1022-7954/05/4105- © 2005 Pleiades Publishing, Inc.
Russian Journal of Genetics, Vol. 41, No. 5, 2005, pp. 580–581. Translated from Genetika, Vol. 41, No. 5, 2005, pp. 716–717.
Original Russian Text Copyright © 2005 by the Editorial Board.
Nina Borisovna Varshaver, an eminent geneticist,
passed away on January 20, 2005.
Varshaver lived a long, fruitful life ﬁlled with
unﬂagging work and love for science and music. Var-
shaver graduated from the Department of Genetics of
Moscow State University in 1937. She was among the
best of the students of A.S. Serebrovsky, the founder of
the Department of Genetics, that became afterwards
world-renowned scientists. When still a student, Var-
shaver was offered the job of an interpreter at the Inter-
national Exhibition in Paris, owing to her outstanding
talents and perfect command of languages, and did the
job excellently. In 1937, Varshaver entered the post-
graduate course in genetics; in 1940, she brilliantly
defended her candidate’s dissertation, “Material on the
Genetics of Sex in Drosophila.” After the notorious ses-
sion of the Lenin All-Union Academy of Agricultural
Sciences (VASKhNIL) in 1948, research in genetics
became impossible in the Soviet Union. Like many
other researchers, Varshaver joined the Institute of Sci-
entiﬁc Information. Only in 1963 did she manage to
resume research, at the Institute of Viral Preparations.
Beginning from September 1964, Varshaver worked in
the Laboratory of the Genetics of Somatic Cells of the
Kurchatov Institute of Nuclear Energy (the laboratory
was headed by Prof. N.I. Shapiro). She worked in this
laboratory (afﬁliated with the Institute of Molecular
Genetics of the Russian Academy of Sciences from
1978) for the rest of her life. For many years, Varshaver
was Shapiro’s deputy and successfully combined
extensive research and organizational activities.
All those years, Varshaver carried out intense stud-
ies on the most important problems of the genetics of
somatic cells. She was one of the ﬁrst members of the
All-Russia (formerly All-Union) Society of Geneticists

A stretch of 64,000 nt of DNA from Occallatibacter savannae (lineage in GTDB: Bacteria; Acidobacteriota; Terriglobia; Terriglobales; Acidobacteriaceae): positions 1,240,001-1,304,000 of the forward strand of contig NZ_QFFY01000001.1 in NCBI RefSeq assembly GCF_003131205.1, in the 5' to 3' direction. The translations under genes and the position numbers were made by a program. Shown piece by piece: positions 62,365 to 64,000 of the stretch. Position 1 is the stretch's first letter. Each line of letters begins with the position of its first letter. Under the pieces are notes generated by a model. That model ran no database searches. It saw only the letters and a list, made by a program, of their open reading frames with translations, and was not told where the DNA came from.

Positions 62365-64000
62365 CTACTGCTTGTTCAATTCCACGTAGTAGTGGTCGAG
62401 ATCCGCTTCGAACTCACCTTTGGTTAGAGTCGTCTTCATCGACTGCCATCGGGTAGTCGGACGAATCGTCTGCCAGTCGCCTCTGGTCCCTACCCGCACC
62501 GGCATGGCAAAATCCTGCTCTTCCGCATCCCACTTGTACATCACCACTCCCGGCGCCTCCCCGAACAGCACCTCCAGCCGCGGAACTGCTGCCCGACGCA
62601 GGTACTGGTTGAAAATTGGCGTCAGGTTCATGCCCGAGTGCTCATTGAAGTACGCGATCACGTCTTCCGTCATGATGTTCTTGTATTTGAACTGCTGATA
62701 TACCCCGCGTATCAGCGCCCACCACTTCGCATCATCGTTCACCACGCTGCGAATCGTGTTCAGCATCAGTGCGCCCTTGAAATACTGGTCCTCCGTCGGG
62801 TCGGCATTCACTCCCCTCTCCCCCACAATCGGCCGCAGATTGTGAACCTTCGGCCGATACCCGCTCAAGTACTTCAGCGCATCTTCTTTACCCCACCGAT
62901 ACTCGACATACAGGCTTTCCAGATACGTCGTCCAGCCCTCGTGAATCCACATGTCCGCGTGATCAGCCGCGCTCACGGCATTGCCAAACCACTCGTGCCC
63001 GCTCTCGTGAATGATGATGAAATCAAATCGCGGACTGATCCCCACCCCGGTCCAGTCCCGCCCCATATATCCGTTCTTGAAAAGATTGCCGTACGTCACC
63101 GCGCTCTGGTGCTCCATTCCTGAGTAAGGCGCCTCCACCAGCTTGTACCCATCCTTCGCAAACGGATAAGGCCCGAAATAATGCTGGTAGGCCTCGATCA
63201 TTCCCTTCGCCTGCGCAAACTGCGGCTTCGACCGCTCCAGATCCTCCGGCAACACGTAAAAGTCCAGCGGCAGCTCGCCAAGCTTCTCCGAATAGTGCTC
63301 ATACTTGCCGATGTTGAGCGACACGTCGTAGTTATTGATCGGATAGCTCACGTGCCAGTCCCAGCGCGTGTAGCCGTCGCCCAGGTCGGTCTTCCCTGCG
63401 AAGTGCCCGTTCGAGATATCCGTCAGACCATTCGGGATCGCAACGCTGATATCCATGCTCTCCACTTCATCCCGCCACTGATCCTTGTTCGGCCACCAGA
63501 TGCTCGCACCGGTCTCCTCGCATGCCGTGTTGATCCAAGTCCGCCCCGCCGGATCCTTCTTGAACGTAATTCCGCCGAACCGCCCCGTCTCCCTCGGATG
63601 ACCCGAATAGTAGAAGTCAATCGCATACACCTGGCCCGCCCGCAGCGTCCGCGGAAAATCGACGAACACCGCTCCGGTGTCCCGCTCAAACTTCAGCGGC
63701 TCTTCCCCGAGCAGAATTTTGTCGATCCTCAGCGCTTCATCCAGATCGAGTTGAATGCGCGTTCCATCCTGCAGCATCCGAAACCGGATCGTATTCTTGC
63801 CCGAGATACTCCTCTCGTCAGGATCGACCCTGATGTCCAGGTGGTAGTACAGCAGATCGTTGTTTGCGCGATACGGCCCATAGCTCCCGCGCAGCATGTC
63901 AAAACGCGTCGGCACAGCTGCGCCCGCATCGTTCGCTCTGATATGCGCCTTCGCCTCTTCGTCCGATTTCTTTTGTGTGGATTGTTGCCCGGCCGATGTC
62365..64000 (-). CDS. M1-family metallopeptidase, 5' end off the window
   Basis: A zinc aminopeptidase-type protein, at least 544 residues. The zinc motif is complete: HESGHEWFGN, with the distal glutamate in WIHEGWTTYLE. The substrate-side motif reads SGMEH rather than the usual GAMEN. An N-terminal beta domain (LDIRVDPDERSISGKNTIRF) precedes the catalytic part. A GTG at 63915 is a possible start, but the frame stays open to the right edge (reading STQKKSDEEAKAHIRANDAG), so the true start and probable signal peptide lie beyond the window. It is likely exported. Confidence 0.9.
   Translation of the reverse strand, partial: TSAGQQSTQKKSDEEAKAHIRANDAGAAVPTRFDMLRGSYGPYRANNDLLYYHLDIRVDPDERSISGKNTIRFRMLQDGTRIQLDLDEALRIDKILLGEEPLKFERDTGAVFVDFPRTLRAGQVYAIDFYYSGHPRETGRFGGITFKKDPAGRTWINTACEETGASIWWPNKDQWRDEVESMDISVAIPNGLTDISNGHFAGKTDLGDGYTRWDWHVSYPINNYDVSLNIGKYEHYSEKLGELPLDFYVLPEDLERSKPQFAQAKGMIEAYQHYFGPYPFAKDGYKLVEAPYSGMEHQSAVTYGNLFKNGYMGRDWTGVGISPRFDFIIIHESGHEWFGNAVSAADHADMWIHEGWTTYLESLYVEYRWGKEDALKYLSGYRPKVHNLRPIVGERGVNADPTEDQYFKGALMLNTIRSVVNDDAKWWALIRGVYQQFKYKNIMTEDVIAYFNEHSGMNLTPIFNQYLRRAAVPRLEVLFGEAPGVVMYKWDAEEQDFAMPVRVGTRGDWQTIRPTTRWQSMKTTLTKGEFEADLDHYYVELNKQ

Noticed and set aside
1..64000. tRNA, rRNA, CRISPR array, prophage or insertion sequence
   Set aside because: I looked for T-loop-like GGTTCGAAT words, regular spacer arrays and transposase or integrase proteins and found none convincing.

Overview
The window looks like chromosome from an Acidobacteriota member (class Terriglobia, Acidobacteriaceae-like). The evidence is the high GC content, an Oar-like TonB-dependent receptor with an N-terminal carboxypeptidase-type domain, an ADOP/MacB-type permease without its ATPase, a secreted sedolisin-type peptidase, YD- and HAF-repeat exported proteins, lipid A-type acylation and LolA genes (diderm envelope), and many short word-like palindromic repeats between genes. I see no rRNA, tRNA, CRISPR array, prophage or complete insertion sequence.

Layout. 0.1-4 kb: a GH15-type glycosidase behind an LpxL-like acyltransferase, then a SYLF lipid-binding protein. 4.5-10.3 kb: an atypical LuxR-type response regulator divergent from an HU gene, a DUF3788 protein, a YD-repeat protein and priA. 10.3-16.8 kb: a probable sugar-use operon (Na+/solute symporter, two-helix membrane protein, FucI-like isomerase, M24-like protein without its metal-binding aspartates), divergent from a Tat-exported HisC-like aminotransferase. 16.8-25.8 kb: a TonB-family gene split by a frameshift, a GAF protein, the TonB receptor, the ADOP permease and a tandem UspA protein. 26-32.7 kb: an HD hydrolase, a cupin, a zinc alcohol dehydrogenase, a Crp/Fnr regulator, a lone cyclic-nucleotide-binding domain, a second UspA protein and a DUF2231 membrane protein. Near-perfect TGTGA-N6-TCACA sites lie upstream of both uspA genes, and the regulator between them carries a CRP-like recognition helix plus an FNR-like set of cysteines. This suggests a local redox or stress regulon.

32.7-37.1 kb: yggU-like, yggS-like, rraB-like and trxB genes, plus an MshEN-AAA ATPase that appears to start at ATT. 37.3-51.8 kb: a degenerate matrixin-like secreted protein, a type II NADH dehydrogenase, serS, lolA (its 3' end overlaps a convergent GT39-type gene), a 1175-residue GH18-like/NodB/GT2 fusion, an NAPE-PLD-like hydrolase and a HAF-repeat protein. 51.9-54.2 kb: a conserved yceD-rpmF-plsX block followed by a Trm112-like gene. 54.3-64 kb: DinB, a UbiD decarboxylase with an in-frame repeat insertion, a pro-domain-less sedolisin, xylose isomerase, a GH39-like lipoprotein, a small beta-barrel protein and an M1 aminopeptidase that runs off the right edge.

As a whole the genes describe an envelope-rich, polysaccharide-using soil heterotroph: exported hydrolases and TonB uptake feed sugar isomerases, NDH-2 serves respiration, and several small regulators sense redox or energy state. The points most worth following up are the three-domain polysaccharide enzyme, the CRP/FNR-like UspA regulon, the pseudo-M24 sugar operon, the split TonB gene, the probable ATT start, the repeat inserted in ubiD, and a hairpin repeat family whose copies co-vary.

and Breeders. The patterns of spontaneous and induced
mutagenesis constituted the main subject of her studies.
A series of studies on the induction of gene mutations
in mammalian cells by oncogenic DNA viruses is of
special interest. On the basis of their results, the State
Committee for Inventions and Discoveries of the Soviet
Union certiﬁed (in 1986) a discovery made by Var-
shaver, Shapiro, and M.I. Marshak. Further develop-
ment of research in this ﬁeld led to the discovery of
some characteristic features of viral mutagenesis and a
complete parallelism between the mutagenic and trans-
forming effects of viruses. The results of these studies
demonstrated that the mutational and viral theories of
cancer were not mutually exclusive: it was found that
mutations of cell genes induced by viruses were
involved in the multistage viral carcinogenesis. Var-
shaver participated in the All-Union program “Oncoge-
netics” for many years. She successfully studied the
mutagenic and transforming effects of RNA viruses,
which had not been studied at all before that time. This
made it possible to assess the genetic hazard of vaccine
strains of the viruses. Varshaver continued studies in
this ﬁeld by analyzing malignancy induced by activated
Varshaver was an erudite biologist; her exemplary
reports at all-Union and international conferences and
symposia always attracted the audience’s attention. She
published more than 100 expertly performed studies in
Soviet (Russian) and foreign scientiﬁc periodicals.
Together with other geneticists and breeders who never
betrayed their science in the period of Lysenkoism, Var-
shaver was awarded the Order of the Red Banner of
Labor in 1990.
Varshaver carried out intense research and used her
experience and knowledge to help her colleagues until
the very last day of her life. Every researcher in the lab-
oratory felt Varshaver’s support, attention, and interest
in their studies. Varshaver was a kindhearted and con-
siderate person. We always knew that we could ask her
any question and would receive an expert answer.
Nina Borisovna Varshaver
(January 27, 1914–January 20, 2005)